The level or knowledge or even awareness of netflow is a mixed bag, in my experiences speaking with IT managers and network engineers. Those who have attended accredited courses for network equipment or those networking veterans will be very familiar with the technology. For others, it is a new and exciting technology which can reveal a vast wealth of insight into network traffic.
What is Netflow?
Netflow is a protocol, originally created by industry giant Cisco, is used to collect and record all IP Traffic going to and from a network device which has the netflow function enabled. This collected packet data is then usually forwarded to a netflow analyser or network monitoring solution where it is collated and presented.
Netflow is incredibly revealing. Whereas network device monitoring using SNMP can reveal hardware issues or network interface utlisation; netflow can reveal detailed information about data packets themselves, such as:
- Port number.
- Class of service.
This data can then be presented in a format which highlights problem areas or trends. For example, spikes in traffic overnight to a cloud-based backup solution using HTTPS.
Due to its obvious advantages, other network device manufacturers were quick to produce netflow like features themselves, such as Juniper JFlow; and HP SFlow.
How Does Netflow Work?
Netflow consists of two main components. The netflow cache and the netflow exporter.
In the case of the cache, this is a temporary holding space in system memory where data flows are held before being handed to the exporter for delivery to your configured netflow analyser or network monitoring tool.
Do you use a network monitoring solution? Take a look at our blog entitled "Ten Reasons why Network Monitoring Software is a Must Have".
Netflow attempts to identify flows or strings of related network packets, rather than treat each individually. This helps to understand the context of network conversations.
Each time a packet is received on network device, its source, destination, port numbers, protocol, TOS byte and input are analysed to determine the flow it belongs to. Once identified, it is then added to its respective flow and stored in the netflow cache.
Once the netflow cache reaches its maximum size or its time to live value expires, the contents of the netflow cache are exported to a configured destination determined by you. This could be a dedicated netflow analyser tool or a full network management suite which accepts netflow as a complimenting feature.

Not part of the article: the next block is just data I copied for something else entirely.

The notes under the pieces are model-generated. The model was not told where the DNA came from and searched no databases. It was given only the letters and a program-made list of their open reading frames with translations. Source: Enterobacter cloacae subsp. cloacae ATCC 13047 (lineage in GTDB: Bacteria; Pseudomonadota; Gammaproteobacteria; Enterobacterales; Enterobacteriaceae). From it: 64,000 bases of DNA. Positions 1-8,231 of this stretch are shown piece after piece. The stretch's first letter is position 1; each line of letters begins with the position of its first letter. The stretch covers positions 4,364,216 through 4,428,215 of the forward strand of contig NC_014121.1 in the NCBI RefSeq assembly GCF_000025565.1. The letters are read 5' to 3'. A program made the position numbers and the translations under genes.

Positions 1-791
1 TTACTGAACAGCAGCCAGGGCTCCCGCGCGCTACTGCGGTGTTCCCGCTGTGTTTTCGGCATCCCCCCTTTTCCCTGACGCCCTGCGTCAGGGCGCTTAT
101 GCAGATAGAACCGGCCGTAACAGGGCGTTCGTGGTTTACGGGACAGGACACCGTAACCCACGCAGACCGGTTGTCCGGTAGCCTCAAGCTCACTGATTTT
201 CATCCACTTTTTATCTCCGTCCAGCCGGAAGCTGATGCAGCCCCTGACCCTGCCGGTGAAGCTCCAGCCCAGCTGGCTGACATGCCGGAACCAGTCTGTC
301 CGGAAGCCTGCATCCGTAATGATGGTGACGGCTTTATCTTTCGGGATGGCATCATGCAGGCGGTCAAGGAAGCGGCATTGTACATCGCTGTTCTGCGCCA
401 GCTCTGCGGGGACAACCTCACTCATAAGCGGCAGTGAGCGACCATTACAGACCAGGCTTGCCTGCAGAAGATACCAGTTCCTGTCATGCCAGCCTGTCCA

Network monitoring solutions such as the widely acclaimed Ipswitch WhatsUp Gold includes an extension for netflow analysis. With drill-down reports and real-time dashboards, you have complete visibility of your network traffic.
If you would like to see a demonstration of this solution, book a short call with one of our consultants today.
Benefits to Using Netflow
While some free analysers do exist, they are limited in functionality and will often restrict the number of sources; and so you will be left asking whether or not paying for a solution or a plug-in for netflow is a nice to have or is a worthwhile investment.
A number of our customers use netflow analysing features and have cited different reasons, including:
- Understanding why network speeds would slow at particular times in the day.
- Discovering how much traffic related to internet browsing during working hours.
- Monitoring large file transfers or cloud destined backups during the night.
- Understanding the makeup of traffic in the network.
- Discovering bottlenecks which need correcting.
- Discovering outbound routes, some of which had been thought to have been disused.
In all cases, our customers have been happy about the information which netflow analysis has revealed; and have been able to apply some corrective action where the result was undesired.
If you think your organisation could benefit from this level of insight into network traffic, consider netflow analysis or a network monitoring solution.
Want to learn more about network monitoring solutions? Take a look at our definitive guide to network monitoring and incident response.